Strides in Research are Happening for CBD, But More Work is Needed

Published - Written by Jill Murphy, Assistant Editor

The endocannabinoid system is a complicated, yet important part of the human body’s ability to function. Jennifer Cooper, the chief science officer at Savant Sciences, discussed this interaction along with hemp CBD’s ability to work across a wide range of health conditions at the Natural Products Expo EAST in Baltimore, MD.

Cooper opened up the presentation discussing her view on the natural products industry.

“One of the things I truly love about this industry is that it’s not just a good business, it’s not just a job,” she said. “It’s also a lifestyle, it’s an ethic, it’s a philosophy, and I love that because it comes through in how passionate people are about the category.”

Although Cooper said that hemp CBD can provide many benefits to the human body, she reminded the audience that there is no “magic pill” that can undo the years of bad choices that consumers have made in one shot. The strides we have made in science are helpful, but it is not a magic solution to every problem, according to Cooper.

She continued her presentation with a detailed lesson on the endocannabinoid system (ECS), including the specific enzymes and receptors that assist in breaking down other cannabinoids. Cooper said that “the cannabinoid is a part of almost every biologic process in the body, like the lymphatic system, but it doesn’t get nearly as much attention in medical school like the other systems.”

The ECS is a critical system involved in establishing and maintaining physiological balance and human health, according to the presentation. Various lifestyle factors, such as diet, exercise, and sleep, can impact the overall function and tone of the ECS.

Cooper continued her extensive description of the ECS by mentioning the health conditions that are influenced by cannabinoids. Alzheimer’s, bipolar, chronic pain, cancers, HIV/AIDS, MRSA, and many other conditions are among the diseases she mentioned that can be therapeutic with the use of cannabinoids.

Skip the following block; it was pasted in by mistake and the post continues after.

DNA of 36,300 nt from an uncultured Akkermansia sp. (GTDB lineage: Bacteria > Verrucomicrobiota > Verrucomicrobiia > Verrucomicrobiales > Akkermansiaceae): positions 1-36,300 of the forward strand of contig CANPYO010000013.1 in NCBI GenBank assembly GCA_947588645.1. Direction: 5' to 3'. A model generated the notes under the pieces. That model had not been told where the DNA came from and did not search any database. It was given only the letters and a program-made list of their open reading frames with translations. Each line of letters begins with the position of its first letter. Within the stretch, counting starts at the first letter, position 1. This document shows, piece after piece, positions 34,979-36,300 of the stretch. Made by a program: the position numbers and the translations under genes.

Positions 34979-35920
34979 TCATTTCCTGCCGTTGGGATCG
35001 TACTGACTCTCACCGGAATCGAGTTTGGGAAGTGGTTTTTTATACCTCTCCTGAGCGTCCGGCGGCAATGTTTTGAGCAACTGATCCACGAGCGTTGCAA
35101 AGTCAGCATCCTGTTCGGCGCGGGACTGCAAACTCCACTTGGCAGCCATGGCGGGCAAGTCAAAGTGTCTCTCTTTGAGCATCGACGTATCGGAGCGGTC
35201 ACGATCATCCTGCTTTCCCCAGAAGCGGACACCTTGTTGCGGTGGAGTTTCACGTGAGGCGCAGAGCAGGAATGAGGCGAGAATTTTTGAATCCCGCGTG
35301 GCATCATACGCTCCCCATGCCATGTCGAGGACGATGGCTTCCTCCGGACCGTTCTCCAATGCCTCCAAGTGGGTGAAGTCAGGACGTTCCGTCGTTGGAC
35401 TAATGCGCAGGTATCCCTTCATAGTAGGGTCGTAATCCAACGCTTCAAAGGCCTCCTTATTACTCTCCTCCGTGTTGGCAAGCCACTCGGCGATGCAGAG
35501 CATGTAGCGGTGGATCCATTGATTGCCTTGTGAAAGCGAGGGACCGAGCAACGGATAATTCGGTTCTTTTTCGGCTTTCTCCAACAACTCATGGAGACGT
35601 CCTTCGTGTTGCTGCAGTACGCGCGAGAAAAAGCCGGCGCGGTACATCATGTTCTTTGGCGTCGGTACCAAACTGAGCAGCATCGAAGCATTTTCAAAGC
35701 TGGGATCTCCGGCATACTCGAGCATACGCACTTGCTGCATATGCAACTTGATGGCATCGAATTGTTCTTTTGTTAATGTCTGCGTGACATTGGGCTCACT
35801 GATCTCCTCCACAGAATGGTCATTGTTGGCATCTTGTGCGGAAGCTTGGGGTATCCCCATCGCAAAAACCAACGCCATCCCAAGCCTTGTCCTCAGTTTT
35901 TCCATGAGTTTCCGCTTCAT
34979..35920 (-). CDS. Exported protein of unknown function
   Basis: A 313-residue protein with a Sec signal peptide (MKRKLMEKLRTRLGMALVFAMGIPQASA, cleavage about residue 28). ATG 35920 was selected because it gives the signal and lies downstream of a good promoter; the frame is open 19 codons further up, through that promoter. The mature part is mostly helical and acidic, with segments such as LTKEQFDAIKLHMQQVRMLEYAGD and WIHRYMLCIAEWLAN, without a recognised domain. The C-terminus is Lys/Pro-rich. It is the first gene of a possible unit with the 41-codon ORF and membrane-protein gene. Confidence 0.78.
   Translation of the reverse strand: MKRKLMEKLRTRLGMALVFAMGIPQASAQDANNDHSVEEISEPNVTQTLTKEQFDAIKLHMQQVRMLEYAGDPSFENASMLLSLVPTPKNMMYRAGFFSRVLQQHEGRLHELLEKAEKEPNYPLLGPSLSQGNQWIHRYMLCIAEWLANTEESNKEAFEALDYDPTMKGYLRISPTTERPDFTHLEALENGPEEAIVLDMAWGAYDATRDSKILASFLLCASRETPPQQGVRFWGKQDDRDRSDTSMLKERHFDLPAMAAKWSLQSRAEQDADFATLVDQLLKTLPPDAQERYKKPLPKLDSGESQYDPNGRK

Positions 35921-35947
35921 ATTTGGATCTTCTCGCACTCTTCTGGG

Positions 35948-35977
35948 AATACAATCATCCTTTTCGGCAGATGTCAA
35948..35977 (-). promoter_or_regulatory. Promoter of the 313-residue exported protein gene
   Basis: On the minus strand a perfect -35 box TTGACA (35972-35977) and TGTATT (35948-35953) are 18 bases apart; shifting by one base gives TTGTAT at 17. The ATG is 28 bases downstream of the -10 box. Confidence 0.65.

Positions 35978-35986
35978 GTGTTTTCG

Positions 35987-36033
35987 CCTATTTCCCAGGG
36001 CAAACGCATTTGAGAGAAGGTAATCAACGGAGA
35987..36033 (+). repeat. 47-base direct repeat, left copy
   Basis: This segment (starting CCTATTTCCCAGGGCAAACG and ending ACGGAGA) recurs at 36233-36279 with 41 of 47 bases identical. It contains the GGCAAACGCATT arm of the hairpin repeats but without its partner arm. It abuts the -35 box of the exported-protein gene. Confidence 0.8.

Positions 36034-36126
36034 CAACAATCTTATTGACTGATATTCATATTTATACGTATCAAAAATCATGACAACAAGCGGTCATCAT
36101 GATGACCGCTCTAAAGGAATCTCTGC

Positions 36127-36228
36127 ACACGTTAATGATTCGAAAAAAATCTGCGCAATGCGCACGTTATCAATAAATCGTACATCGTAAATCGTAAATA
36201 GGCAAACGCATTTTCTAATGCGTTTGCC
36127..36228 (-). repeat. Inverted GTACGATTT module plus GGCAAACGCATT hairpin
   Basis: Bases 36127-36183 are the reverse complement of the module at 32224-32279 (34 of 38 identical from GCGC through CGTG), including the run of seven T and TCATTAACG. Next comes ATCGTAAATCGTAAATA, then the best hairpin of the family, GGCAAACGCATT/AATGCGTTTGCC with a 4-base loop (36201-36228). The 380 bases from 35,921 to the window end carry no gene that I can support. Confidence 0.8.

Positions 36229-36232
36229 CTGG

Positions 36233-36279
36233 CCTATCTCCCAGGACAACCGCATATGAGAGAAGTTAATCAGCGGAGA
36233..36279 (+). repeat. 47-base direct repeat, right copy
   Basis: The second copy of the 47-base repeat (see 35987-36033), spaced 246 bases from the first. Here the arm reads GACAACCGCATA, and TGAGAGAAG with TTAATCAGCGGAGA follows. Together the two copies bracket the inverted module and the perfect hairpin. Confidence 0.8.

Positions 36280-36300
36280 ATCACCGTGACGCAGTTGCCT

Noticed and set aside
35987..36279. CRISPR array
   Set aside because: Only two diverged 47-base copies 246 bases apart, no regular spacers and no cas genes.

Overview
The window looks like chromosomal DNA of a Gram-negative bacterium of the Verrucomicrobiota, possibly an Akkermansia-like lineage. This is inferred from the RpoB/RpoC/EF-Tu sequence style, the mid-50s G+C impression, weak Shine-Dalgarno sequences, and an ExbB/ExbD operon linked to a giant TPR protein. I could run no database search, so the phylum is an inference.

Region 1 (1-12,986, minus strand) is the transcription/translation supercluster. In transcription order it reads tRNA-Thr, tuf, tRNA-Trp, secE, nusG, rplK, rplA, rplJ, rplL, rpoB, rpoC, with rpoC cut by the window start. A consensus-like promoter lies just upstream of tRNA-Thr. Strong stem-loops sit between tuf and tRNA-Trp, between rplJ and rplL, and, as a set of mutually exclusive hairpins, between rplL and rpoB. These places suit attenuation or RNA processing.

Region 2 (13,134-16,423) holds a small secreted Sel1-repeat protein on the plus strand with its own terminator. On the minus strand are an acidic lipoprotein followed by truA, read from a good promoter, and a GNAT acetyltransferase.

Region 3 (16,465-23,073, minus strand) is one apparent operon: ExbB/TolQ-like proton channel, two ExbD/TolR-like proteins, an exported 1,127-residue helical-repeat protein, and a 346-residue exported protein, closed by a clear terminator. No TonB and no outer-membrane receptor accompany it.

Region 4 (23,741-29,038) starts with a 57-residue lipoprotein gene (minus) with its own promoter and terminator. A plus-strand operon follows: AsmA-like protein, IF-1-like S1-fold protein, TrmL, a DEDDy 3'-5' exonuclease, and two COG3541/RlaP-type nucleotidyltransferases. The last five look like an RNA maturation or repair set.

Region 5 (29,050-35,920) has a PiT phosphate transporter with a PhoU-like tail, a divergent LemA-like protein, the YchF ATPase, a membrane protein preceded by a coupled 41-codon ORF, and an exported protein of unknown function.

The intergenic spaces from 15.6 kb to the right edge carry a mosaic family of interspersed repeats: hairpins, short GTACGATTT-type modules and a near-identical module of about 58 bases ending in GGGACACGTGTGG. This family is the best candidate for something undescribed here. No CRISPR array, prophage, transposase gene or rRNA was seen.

Although there has been much research behind the effects of cannabinoids, Cooper reminded the audience that “we don’t know the answers to some of these. CBD looks really decked out and THC because they’re the savviest, but we’re figuring out and exploring the different applications still.”

An important piece of advice from Cooper’s presentation was to still treat cancer as a sensitive subject.

“I beg you to be very careful in your literature while talking about it,” she said. “Not because it’s not promising, but because it is very detrimental to the whole industry if we are perceived of going after demographics that are chronic or hopeless…it’s just not structured.”

Regarding CBD, Cooper mentioned how differently this product is treated compared with the other products on the market.

“We approve drugs that have psychological side effects, but we’re on a tight rope on this particular substance,” she said. “I think it’s treated a little more harshly when it’s in clinical trials.”

Cooper discussed the many truths and myths related to CBD, including its tolerance and its psychological effects. Many people do not realize that there is no set specification for the consumption of CBD products, because people differ by dose, frequency, different times of the day, and genetics, according to the presentation.

Cooper emphasized CBD’s effect to decrease social anxiety and increase mental sedation without altering physical sedation; however, she advised store owners to “start low and go slow.” Many people tend to take higher doses of CBD or continue to consume more when they don’t feel any effects. This can lead to an unsafe consumption, and possible hospitalization.

“Everything has toxicity,” she said. “Everything can be unsafe at the wrong dose. Water isn’t safe at the wrong dose …that’s called drowning.”

To conclude her presentation, Cooper mentioned the role of the ECS on different parts of the body, such as the liver, cardiovascular system, digestive system, and the circadian regulation system. The circadian regulation system was one she favored, as it has been shown to reduce insomnia symptoms and PTSD-related sleep disturbances. Nightmares and excessive daytime sleepiness can also be reduced with the consumption of CBD, according to Cooper.

Reference

Cooper J. Research Update; September 11, 2019. Presented at the 2019 Natural Products Expo EAST in Baltimore, MD. Accessed September 19, 2019.

 

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